There are many African American versions of this popular scary tale, as well as variants identified specifically with Appalachia.
Galdone, Joanna. The Tailypo: A Ghost Story. Illus. Paul Galdone. New York: Clarion, 1977. In this picture book, an old woodsman lives in a one-room house with his three dogs: Uno, Ino, and Cumptico-Calico. After a day of hunting, the old man finds only a small rabbit to feed himself and his three dogs. Still hungry, the old woodsman begins to doze off. Just as he is about to fall asleep, a strange creature creeps through a crack between the logs in the wall. The old man cuts off the creature's long tail, cooks and eats it, and goes to bed with a full stomach. He is awakened several times throughout the night when the strange creature comes looking for its tail. Finally, the furry creature sneaks into the old man's bed, scratching everything up. Nothing remains of the old man's house except the chimney. At night, "when the moon shines and the wind blows, you can hear a voice say: 'Tailypo, tailypo, now I've got my tailypo.'" The illustrations reflect the woodsy setting. Shades of green and brown dominate and soften an otherwise scary story. There is a ten-minute video based on this book.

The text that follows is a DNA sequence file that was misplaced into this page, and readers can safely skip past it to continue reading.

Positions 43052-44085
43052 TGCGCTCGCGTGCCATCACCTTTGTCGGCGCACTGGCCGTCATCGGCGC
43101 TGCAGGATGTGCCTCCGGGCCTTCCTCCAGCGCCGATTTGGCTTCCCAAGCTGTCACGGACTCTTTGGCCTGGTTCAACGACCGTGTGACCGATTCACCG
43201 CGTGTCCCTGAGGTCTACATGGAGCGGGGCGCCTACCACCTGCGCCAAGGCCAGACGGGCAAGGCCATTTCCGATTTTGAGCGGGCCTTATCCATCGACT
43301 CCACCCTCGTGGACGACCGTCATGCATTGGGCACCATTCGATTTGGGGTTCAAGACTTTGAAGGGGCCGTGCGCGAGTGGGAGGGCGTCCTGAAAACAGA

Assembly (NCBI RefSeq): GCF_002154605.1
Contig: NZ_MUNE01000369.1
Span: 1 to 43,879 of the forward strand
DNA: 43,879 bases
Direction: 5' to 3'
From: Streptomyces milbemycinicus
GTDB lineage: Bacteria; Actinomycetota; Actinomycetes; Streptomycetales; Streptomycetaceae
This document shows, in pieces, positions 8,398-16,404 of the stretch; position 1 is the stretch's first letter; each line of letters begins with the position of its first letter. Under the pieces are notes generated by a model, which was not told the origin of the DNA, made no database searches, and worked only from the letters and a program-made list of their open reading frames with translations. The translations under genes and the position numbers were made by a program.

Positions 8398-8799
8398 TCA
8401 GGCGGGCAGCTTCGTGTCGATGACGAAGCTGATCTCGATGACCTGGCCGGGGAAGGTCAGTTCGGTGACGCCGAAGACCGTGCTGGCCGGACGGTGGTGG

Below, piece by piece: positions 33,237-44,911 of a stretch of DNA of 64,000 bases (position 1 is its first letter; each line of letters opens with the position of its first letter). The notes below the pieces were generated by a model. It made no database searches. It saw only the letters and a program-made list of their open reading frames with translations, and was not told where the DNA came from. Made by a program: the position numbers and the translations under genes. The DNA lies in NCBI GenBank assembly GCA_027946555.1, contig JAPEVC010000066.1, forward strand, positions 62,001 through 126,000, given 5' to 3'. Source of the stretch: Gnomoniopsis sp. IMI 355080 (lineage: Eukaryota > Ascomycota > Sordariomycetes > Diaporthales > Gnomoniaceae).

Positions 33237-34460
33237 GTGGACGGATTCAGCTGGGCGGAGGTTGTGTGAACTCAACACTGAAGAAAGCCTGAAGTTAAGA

Wahl, Jan. Tailypo! Illus. Wil Clay. New York: Henry Holt, 1991. Set in Tennessee, this African American version of "Tailypo" is at first a much scarier version than Galdone's, with very similar text; the real difference comes when the reader discovers that the creature literally eats the old man, "and some folks say it got back its tailypo." Clay's illustrations also make this version appear more sinister than Galdone's. Warm shades of red and yellow alternate with cold blues and purples to create a scary accompaniment to the text. Interestingly, a picture of a woman hangs by a nail above the bed of the woodsman. In each new illustration containing the picture, the expression of the woman changes to reflect her feelings. If you notice the woman's expressions, mostly comical, along with those of an owl in place of a cuckoo bird in a clock, they do wonders to lessen the spooky atmosphere created by Clay's vivid acrylic illustrations.